Analysis and Interpertation of "Stolpestad"

Stolpestad by William Lychack I believe that we often consider the fact that we don’t get enough out of our lives. We think a lot about whether we live our lives to the full. Maybe someone chooses not to live an exciting life where every day, is a new day and a new opportunity. Whether we live a boring life – sometimes alone, sometimes with a family – we still wonder if we get enough out of our every day and avoid living a stagnant life. But is that even possible? Or does some just choose to live a predetermined life – which might make them feel secure because it’s something familiar – even though they might find it boring?

But maybe it’s not possible to live a secure life with a family and a good job without getting tired of it? Maybe some people are just stuck in a boring life, without doing something to change it. I believe that is what we see in this short story by William Lychack, where we hear about police officer Stolpestad and his stagnant life. Stolpestad certainly seems to be stuck in a routine – a boring life, where every day is the same. Day in and day out. As mentioned above we hear about the main character Stolpestad. He’s a police officer who doesn’t seem to be pleased about how his life turned out to be.

He doesn’t seem happy about his job and it just seems like his life is at a standstill: “Was toward the end of your shift, a Saturday, another one of those long slow lazy afternoons of summer – sun never burning through the clouds, clouds never breaking into rain – … ” The day is described in a bit negative way because of the choice of words such as “long” “lazy” and “slow”. But it also seems like both these word and the weather description are a symbol of Stolpestad’s life. Everything seems a kind of inadequate – just like the weather.

The sun is never really shining so much that it’s sunny, but at the same time, it’s not really rain either. The weather seems a kind of stagnant – just as Stolpestads life. A characteristic feature of this short story is the narrator view. The story is told in 2. Person but at the same time the text refers to Stolpestad as a “you” which means that it seems like it’s actually Stolpestad who’s telling the story. Maybe even telling the story to himself. The way this short story is written is a kind of what you would find in self-help books – and not in the ordinary short stories.

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Besides that it’s not quite clear when the persons in the story are actually speaking and when it’s just actions and Stolpestad’s thoughts: “Maybe you’ll take that glass if water after all, you say – the boy sent into the house – the woman asking if you won’t just help them. Doesn’t she want to call a vet? No, she tells you – the boy pushing out of the house with a glass of water for you – you thanking him and taking a good long drink, …” This quote also shows that the text is a bit difficult to read because it’s hard to figure out whether people is actually speaking or if the text is just written in a spoken language.

There’re lot of things which symbolize Stolpestad’s life. For instance there’s the weather, but also the setting is a symbol of his boring life. Everything is described in a negative way: “ … the odometer like a clock ticking all these bored little pent-up streets and mills and tenements away. The coffee shop, the liquor stores, Laundromats, police, fire, gas stations to pass – …” The shops Stolpestad passes are plain and a kind of colorless, and it’s something he sees every day. We also hear that he passes his old childhood which means that he actually never really moved away.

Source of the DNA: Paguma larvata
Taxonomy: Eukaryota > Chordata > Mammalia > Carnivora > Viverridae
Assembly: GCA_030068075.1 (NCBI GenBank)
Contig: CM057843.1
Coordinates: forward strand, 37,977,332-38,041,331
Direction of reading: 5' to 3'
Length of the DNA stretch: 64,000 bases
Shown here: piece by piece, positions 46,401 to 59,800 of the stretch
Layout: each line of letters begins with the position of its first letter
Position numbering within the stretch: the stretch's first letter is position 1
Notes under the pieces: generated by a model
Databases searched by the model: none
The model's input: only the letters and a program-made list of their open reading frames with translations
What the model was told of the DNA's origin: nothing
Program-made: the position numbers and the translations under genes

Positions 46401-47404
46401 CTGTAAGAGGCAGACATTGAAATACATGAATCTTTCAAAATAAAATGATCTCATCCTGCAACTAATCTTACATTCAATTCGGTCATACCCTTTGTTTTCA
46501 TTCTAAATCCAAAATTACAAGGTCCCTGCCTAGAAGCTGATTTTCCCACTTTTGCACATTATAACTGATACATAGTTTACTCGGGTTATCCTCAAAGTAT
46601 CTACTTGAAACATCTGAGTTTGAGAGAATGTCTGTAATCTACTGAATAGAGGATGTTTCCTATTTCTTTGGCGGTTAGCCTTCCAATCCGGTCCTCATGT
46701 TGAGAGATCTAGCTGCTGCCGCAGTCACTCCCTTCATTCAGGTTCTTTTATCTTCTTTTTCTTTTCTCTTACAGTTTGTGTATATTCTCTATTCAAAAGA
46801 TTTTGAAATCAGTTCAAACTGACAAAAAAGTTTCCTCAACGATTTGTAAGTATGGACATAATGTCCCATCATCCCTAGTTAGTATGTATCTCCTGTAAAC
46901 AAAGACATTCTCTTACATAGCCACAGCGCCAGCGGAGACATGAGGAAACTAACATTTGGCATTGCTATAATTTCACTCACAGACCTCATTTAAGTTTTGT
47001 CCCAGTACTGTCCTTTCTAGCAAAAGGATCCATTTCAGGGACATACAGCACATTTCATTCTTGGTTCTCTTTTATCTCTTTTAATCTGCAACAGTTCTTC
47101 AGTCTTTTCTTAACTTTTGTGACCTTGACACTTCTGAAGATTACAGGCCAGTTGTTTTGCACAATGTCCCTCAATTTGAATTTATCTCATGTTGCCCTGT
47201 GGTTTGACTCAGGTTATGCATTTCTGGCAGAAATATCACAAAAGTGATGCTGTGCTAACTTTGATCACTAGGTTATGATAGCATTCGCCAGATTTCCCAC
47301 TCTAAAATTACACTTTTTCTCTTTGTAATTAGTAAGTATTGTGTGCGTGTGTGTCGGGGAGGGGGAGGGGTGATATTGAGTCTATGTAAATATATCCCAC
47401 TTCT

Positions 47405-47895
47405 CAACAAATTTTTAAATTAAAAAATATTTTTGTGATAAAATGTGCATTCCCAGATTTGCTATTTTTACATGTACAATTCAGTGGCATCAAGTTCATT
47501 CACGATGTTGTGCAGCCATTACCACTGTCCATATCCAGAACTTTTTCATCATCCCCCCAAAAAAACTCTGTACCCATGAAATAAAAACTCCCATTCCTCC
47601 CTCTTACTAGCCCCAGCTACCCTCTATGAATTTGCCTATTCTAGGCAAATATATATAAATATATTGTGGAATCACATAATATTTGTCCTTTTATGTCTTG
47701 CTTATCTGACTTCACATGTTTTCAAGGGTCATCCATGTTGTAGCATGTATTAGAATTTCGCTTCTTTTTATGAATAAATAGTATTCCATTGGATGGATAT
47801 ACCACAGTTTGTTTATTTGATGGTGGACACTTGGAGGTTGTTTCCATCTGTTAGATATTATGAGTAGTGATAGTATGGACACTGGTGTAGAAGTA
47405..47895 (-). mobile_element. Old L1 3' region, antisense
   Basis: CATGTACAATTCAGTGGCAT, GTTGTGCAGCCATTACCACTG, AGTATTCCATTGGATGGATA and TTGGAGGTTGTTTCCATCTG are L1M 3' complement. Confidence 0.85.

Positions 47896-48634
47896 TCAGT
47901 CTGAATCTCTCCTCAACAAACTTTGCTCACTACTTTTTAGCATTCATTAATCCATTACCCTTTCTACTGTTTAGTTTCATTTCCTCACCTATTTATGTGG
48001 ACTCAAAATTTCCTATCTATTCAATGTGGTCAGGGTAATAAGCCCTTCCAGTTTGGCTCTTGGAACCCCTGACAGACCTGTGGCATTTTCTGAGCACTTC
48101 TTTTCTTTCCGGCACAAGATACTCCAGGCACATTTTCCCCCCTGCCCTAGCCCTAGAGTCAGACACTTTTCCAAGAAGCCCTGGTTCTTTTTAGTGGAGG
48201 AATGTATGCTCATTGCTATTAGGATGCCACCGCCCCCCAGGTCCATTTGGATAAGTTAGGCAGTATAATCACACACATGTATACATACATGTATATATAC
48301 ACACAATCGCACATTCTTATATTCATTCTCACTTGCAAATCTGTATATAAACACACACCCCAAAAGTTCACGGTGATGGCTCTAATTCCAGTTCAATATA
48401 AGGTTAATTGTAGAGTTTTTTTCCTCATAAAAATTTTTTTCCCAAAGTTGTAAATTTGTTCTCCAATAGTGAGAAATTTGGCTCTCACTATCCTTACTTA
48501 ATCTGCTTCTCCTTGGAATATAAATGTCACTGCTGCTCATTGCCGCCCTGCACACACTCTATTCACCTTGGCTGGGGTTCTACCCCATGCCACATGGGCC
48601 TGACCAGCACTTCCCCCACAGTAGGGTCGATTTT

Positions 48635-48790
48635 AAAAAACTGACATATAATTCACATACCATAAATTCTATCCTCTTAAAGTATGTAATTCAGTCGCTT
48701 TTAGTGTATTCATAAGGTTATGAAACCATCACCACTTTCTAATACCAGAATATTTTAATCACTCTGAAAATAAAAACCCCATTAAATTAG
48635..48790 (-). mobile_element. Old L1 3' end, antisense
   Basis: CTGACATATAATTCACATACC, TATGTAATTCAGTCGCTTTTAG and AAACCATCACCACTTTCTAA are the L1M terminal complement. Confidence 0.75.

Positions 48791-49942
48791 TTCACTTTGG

He just stayed in the same old town where he was born. Maybe therefore you could say that he never really got any further in his life. He just stayed “along the same sad streets. ” The main theme in this short story is clear all the way through the text, and there’re a lot of symbols of Stolpestad and his life. A couple of them is ready mentioned, but also the dog, which he is supposed to shoot, is a symbol of Stolpestad. The dog is injured and about to die, but still it’s a live even though its condition might seem critical.

You could say the same about Stolpestad. He is a kind of a living dead person, because it seems like his day is done in “zombie-mode”. He doesn’t get very much out of his life, he’s just trying to survive another day at the office, with the wife, the children and the sad streets. So the main theme – and also the conclusion – is that stagnation isn’t something good. You have to wake up and get something out of the day and your life, instead wasting your precious time at endless bar visits and a job where you don’t even want to go.

Stolpestad is really stuck in his life, and he doesn’t get any further, and maybe that’s what the point of this story is all about. William Lychack is trying to tell us that we shouldn’t just settle for a boring life. We should go out there and find who and what we wanted – and where we wanted it. But whether Stolpestad actually wants or tries to break with his stagnant life is uncertain but it could seem like it in the end of the story, where Stolpestad is actually heading toward the woods – maybe a symbol of something different or something new.

But in the end Stolpestad is stuck in his life.. and reality stands in the door – and she wants her husband to come back inside again, and back to his every day routine. ——————————————– [ 1 ]. Stolpestad by William Lychack. Page 1. line 1-4 [ 2 ]. Stolpestad by William Lychack. Page 2. line 62-66. [ 3 ]. Stolpestad by William Lychack. Page 1. line 3-5 [ 4 ]. Stolpestad by William Lychack. Page 1. Line 11

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